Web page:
There’s a decent amount of connection options on offer, although the C series entry level status is reflected by the lack of HDMI 1.3 support, with the two HDMI ports conforming to the older 1.2 standard. The result is that you’re not going to be able to take advantage of the Deep Colour feature that an HDMI 1.3 equipped TV could – assuming that you have a source device that’s also HDMI 1.3 capable and have compatible software of course. It’s fair to say that anyone who’s interested in Deep Colour and the other advantages that go along with HDMI 1.3 won’t be looking at a TV like the 42C3030D though.
As well as the aforementioned twin HDMI ports, you also get component video input, twin Scarts (one RGB), a D-SUB port for PC connection, S-Video, composite video and an RF aerial socket. There’s also a fair amount of outputs at the rear. There’s both analogue and optical digital audio out – the latter for streaming Dolby Digital from Freeview channels, if that service ever becomes available. There’s also a dedicated subwoofer output so that you can add a bit of low frequency oomph to your sound. The final connection at the rear is a CI slot for adding subscription TV packages to the integrated digital tuner. Unusually the 42C3030D has a captive power cable rather than a power socket, although previous Toshiba sets have employed the same system.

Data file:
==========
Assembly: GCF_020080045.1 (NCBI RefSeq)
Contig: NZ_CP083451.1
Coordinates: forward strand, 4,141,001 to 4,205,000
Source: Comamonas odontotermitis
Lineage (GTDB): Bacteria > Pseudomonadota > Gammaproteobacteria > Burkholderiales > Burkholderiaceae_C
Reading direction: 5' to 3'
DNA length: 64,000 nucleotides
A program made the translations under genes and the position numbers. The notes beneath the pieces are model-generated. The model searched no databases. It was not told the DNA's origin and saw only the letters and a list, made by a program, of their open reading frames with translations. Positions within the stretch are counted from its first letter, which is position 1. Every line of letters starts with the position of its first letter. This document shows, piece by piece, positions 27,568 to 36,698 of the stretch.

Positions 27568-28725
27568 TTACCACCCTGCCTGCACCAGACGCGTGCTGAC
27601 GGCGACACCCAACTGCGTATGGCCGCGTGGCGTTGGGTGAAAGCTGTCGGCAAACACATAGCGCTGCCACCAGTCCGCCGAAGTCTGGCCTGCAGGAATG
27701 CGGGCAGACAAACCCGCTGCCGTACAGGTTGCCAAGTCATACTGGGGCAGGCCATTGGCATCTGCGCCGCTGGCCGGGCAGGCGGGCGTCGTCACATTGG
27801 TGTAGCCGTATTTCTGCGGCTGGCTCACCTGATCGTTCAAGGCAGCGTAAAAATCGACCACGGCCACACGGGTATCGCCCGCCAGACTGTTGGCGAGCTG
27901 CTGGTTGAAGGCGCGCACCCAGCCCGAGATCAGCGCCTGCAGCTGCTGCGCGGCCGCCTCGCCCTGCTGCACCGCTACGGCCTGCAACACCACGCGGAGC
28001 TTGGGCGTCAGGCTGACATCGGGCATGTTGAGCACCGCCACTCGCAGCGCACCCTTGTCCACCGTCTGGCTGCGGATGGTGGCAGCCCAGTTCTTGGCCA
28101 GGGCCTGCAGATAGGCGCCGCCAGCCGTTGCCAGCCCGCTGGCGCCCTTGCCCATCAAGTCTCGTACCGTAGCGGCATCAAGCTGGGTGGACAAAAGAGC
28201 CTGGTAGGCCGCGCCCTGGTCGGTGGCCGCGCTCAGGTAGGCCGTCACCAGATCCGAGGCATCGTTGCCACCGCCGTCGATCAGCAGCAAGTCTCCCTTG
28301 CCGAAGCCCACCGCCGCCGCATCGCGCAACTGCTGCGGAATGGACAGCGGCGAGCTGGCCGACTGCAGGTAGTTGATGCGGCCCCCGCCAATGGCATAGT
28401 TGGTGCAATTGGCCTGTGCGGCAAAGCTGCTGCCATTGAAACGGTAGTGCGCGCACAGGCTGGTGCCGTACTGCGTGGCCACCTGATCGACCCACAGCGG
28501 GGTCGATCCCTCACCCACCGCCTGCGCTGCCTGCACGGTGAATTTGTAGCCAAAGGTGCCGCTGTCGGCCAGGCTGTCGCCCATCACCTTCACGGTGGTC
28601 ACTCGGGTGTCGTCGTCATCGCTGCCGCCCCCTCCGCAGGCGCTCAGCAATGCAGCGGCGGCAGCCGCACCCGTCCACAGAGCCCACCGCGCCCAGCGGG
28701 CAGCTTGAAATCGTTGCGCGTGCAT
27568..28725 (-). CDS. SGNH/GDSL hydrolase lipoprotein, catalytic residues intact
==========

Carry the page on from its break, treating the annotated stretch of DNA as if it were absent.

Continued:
The 42C3030D has both analogue and digital tuners inside, although I’ve never really been sure why you’d choose to watch an analogue tuner when you have a digital one on hand. That said, the picture quality from the analogue tuner was surprisingly good on this TV, so if you were mad enough to want to make use of it, you won’t be disappointed. Auto tuning of both tuners was simple and painless, while the process of ordering your analogue channels is intuitive enough for even the most non-technical user to get to grips with.
Toshiba’s Active Vision LCD picture processing is present, although the impressive Active Vision M100 100Hz processing is reserved for the flagship Z series models. What you do get is dynamic backlight control, which will tailor the intensity of the backlight to the scene being viewed. This means that if you’re watching a dark scene, the backlight will be dialled back in an effort to improve black levels – this should hopefully eliminate the “grey” effect that has traditionally plagued LCD TVs. There’s also MPEG noise reduction and digital noise reduction on offer, which can be activated in varying degrees.
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